5. The process of converting carbonaceous sub-,
stances, such as solid and liquid fuels, distillation and extraction products thereof, into valu able liquids which comprises treating them with hydrogen, in the presence of a catalyst containing uranium, and heat at a temperature of between about 300 and 700 C. and at a pressure of at least 20 atmospheres.
6. The process of converting carbonaceous substances such as solid and liquid fuels, distillation, and extraction products thereof, into valuable liquids which comprises treating them with hydrogen, in the presence of a catalyst containing uranium, and of a substantial amount of water, and heat at a temperature of between about 300 and 700 C. and at a pressure of at least 50 atmospheres.
7. The process of producing liquids from solid fuel materials which comprises destructively hydrogenating the initial material, in the presence of a catalyst containing uranium, at a pressure of at least 20 atmospheres and at a temperature of between about 300 and 700 C. v
8. The process of producing liquid hydrocarbons from lignite which comprises destructively hydrogenating the initial material in the presence of a catalyst containing uranium, at a pressure of at least- 20 atmospheres and at a temperature of between about, 300 and 700 C.
9. The process of converting carbonaceous substances, such as solid and liquid fuels, distillation and extraction products thereof, into valuable liquids which comprises treating them with a continuous stream of hydrogen and a substantial amo'untof water and heat at a temperasubstances of more recent geological age thanthe first by destructive hydrogenation in the presence of a catalyst containing uranium, under a pressure of at least 20 atmospheres and at at temperature of between about 300 and 200 C.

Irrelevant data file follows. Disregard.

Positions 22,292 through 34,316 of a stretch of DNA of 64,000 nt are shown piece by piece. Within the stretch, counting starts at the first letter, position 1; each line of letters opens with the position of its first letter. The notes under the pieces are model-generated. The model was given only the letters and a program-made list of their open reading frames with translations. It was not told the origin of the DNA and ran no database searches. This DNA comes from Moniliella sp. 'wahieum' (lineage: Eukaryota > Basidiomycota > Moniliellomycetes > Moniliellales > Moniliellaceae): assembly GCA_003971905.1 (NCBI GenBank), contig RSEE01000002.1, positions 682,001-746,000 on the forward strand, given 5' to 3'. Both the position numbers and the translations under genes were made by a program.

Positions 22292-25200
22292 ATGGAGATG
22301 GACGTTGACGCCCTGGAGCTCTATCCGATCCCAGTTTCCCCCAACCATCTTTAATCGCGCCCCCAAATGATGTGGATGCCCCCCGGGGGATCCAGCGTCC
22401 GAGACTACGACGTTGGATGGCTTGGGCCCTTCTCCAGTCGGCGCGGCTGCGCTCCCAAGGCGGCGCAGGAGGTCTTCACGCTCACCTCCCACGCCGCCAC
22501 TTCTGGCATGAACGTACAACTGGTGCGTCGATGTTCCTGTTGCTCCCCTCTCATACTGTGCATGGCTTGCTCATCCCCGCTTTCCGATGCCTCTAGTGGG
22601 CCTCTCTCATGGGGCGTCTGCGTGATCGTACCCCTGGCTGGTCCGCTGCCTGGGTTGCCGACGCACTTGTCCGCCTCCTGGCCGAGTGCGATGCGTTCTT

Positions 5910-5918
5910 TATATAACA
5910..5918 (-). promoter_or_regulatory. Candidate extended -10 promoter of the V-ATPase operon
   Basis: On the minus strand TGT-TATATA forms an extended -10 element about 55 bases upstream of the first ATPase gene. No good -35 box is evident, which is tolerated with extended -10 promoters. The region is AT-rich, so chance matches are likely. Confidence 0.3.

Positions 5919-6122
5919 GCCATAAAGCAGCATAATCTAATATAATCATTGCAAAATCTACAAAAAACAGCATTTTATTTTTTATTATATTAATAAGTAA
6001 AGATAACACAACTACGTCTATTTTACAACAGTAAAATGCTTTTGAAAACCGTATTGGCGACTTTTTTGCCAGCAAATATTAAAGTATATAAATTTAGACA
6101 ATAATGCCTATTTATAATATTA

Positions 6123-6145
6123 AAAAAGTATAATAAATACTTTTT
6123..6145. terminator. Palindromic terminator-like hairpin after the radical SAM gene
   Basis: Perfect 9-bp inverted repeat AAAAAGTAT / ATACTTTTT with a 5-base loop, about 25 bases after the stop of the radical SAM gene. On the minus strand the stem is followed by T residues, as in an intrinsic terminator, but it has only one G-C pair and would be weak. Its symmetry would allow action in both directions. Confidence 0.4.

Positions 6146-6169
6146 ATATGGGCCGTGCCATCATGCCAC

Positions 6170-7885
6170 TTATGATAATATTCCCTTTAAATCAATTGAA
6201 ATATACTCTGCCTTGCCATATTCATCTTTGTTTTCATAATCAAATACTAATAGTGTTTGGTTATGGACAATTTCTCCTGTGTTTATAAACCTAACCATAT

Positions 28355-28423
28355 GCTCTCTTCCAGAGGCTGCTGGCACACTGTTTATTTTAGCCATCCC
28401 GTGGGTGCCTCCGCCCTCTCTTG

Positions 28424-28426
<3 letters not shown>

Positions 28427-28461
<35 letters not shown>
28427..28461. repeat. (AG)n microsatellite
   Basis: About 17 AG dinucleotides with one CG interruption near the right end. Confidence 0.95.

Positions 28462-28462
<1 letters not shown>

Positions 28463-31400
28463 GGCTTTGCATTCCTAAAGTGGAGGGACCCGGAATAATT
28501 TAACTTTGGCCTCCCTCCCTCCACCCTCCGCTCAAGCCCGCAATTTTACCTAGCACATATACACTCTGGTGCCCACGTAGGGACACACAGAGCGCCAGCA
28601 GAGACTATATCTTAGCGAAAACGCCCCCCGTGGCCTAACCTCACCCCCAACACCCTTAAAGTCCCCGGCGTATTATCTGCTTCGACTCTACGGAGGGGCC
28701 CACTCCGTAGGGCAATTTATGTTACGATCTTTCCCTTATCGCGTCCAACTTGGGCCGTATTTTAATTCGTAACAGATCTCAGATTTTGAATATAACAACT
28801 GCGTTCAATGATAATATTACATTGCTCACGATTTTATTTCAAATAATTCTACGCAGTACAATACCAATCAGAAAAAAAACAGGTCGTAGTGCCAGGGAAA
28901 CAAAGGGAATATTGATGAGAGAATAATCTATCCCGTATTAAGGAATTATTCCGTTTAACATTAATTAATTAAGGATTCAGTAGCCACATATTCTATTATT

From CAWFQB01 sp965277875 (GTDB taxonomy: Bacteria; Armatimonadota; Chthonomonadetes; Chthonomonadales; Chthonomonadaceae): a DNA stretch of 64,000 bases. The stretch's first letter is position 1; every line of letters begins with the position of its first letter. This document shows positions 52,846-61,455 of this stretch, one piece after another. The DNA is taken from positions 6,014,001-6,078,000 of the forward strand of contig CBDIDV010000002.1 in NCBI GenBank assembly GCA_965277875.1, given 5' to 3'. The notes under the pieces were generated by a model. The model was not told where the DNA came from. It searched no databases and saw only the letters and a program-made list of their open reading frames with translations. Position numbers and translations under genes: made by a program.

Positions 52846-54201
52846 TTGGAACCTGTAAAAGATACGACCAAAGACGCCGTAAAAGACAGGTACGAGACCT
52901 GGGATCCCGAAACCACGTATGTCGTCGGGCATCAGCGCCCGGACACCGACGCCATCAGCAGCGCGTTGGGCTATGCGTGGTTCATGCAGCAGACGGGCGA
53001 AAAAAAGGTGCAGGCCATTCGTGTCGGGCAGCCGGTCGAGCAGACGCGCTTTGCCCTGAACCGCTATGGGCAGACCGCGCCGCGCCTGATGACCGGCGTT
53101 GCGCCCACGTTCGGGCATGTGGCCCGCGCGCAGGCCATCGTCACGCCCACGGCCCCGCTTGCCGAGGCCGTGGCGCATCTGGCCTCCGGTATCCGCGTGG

11. The process of destructively hydrogenizing carbonaceous substances, such as solid and liquid fuels, distillation and extraction-products thereof containing asphaltic hydrocarbons; into valuable liquids which comprises treating them with hydrogen in the presence of a catalyst containing uranium, and at a temperature between about 300 and 700 C. sufficiently high for the conversion and at a pressure of at least 20 atmospheres for a period such that, under the conditions as above given, the product is substantially free from asphalt.
12. The process of converting carbonaceous substances suchas solid and liquid fuels, distillation and extraction products thereof, containing asphaltic hydrocarbons,- into valuable liquids which comprises continuously feeding the said substances with hydrogen into a reaction space; containing a catalyst containing uranium, and
held at a temperature of between about 300 and 700 C;- whil-maintaining a pressure of at least 200 atmospheres in said space, the conditions as above given being adjusted to permit of continuously removing resulting products substantially free from asphaltic hydrocarbons.
13. The process of destructively hydrogenizing carbonaceous substances, such as solid and liquid fuels, distillation and extraction products thereof, which comprises treating them with hydrogem, in' the presence of a catalyst containing uranium sulphide, and heat at a temperature between about 300 and 700 C. sufficient to promote the reaction and at a pressure of at least 20 atmospheres.
fuels, distillation and extraction products thereof,-
which comprises treating them with hydrogen, in the presence of a catalyst containing uranium nitride, and heat at a temperature between about 300 and 700 C. sufiicient to promote the reaction and at a pressure of at least 20 atmospheres.
15. The process of destructively hydrogenizing carbonaceous substances, such as solid and liquid fuels, distillation and extraction products thereof which comprises treating them with hydrogen in the presence of a catalyst containing uranium oxide at a temperature between about 300 and 700 -C. suflicient to promote the reaction and undera pressure of at least 20 atmospheres.
CARL KRAUCH. MATHIAS PIER.